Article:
I was trained in what I now know as a carceral feminist lens which relies on increased policing, prosecution, and incarceration as the primary solution to curb violence. This predominant form of feminism isolates the anti-violence movement from other activists and “ignores the ways in which race, class, gender identity, and immigration status leave certain people more vulnerable” to criminalization. The belief the criminal legal system works for all survivors is one steeped in the privilege of whiteness.

Recognizing the power and control the system holds

For me to fully commit to the concept that the criminal legal system and the reforms I relied on created more harm than safety and healing, the system’s intrinsic harm had to reverberate out widely to impact me directly.

In fall 2020, Embrace experienced police coercion and control of community leadership by our close law enforcement colleagues who were out of sync with a world affirming Black Lives Matter. By simply putting BIPOC survivors we served first, not law enforcement, Embrace stepped out of the complicit roles the criminal legal system expected advocates and women in the anti-violence movement to play. opress 3.0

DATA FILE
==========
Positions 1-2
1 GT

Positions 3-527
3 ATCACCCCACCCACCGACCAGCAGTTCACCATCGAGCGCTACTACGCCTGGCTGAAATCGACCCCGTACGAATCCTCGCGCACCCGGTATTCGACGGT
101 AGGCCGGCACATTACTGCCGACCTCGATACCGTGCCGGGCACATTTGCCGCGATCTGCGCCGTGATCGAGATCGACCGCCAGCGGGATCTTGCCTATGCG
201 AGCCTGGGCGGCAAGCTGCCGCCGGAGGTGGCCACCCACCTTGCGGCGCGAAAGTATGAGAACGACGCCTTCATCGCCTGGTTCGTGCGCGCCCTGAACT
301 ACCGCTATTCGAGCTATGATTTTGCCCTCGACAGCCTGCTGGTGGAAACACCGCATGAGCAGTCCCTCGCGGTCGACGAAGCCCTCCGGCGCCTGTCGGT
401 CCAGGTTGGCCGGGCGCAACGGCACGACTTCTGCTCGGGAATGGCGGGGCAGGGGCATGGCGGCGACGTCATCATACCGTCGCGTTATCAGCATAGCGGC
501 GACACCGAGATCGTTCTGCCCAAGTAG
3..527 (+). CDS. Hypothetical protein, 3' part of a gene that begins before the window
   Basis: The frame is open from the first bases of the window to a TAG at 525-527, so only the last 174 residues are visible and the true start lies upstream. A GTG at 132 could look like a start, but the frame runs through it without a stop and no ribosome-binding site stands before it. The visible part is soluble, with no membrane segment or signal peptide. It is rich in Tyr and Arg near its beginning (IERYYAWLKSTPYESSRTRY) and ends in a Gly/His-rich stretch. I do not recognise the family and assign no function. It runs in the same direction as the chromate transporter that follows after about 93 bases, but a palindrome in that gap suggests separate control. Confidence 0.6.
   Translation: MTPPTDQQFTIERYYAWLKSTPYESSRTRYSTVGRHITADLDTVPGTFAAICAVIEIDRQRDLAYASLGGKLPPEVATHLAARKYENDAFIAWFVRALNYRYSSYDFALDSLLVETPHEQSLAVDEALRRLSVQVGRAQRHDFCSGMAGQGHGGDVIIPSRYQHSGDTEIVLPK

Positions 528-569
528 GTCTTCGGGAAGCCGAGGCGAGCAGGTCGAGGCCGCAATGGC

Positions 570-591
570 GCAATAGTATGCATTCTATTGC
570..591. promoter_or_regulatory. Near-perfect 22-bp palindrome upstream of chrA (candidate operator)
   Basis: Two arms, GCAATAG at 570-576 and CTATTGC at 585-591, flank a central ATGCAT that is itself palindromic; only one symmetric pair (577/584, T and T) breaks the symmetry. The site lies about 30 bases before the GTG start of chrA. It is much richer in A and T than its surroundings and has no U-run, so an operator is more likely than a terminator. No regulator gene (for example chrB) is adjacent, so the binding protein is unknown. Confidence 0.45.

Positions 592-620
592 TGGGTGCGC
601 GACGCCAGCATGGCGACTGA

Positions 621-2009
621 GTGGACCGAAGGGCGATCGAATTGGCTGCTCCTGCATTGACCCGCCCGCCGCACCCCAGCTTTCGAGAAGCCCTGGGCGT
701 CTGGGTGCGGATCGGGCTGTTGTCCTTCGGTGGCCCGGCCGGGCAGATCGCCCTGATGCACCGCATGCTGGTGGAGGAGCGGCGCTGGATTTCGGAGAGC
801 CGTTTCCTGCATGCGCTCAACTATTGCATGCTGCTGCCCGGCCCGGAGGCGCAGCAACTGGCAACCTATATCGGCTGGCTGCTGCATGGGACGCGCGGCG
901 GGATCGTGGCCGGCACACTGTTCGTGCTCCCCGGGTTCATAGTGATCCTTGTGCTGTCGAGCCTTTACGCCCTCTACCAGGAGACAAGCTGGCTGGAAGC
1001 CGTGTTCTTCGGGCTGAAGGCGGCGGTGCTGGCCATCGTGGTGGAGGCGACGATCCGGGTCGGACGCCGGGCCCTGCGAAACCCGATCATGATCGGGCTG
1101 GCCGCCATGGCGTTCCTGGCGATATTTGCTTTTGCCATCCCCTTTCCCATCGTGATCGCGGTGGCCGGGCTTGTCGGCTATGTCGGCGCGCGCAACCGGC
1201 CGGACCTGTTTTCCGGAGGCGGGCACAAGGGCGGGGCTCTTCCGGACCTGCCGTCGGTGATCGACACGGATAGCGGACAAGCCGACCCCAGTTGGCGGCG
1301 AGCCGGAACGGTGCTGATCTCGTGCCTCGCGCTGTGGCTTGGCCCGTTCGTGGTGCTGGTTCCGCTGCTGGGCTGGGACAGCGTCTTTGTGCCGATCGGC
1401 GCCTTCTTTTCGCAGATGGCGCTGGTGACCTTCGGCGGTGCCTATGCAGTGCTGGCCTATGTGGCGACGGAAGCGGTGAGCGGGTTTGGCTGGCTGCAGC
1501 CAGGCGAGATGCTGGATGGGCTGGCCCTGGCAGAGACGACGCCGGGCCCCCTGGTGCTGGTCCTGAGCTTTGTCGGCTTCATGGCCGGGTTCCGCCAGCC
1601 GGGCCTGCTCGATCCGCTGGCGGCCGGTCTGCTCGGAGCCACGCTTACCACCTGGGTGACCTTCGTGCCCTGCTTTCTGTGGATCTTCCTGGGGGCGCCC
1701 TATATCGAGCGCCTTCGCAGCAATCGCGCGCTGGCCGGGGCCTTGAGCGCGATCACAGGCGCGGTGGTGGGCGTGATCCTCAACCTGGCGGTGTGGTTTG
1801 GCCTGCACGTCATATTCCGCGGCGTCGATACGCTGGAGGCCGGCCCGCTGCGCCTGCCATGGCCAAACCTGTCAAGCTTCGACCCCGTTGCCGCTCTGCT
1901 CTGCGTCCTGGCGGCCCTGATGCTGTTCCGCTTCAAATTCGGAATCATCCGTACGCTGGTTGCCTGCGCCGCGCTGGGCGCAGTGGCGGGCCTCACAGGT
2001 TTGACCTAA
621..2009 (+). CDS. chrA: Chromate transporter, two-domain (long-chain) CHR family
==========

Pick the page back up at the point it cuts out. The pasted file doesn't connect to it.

Then, we were punished for it. Embrace lost $25,000 of annual funding supporting direct services to victims of domestic and sexual violence for posting Black Lives Matter signs. Fourteen of our 17 local law enforcement agencies said they would no longer work with us to provide collaborative services and programming evidenced to save lives.

The system’s use of power and control to attempt to puppeteer and silence us to their benefit only harmed the domestic and sexual violence victims they say they are there to protect. On a structured and multi-county scale, law enforcement’s interests and desire to stifle a conversation on race were prioritized over survivors’ safety—particularly BIPOC survivors’ safety. This experience highlighted that mainstream advocacy is trapped in an abusive relationship with the criminal legal system. Witnessing no accountability, repercussions, or check in power for law enforcement violating victim rights laws ruptured my optimism, privilege, and ignorance.

Shifting philosophies to center the most marginalized survivors’ needs

Looking back, I realize the relationship between advocacy, law enforcement, and the criminal legal system has always felt forced and decentered survivors’ needs. I remember the officer advising us when supporting Rachel: “Don’t rock the boat.”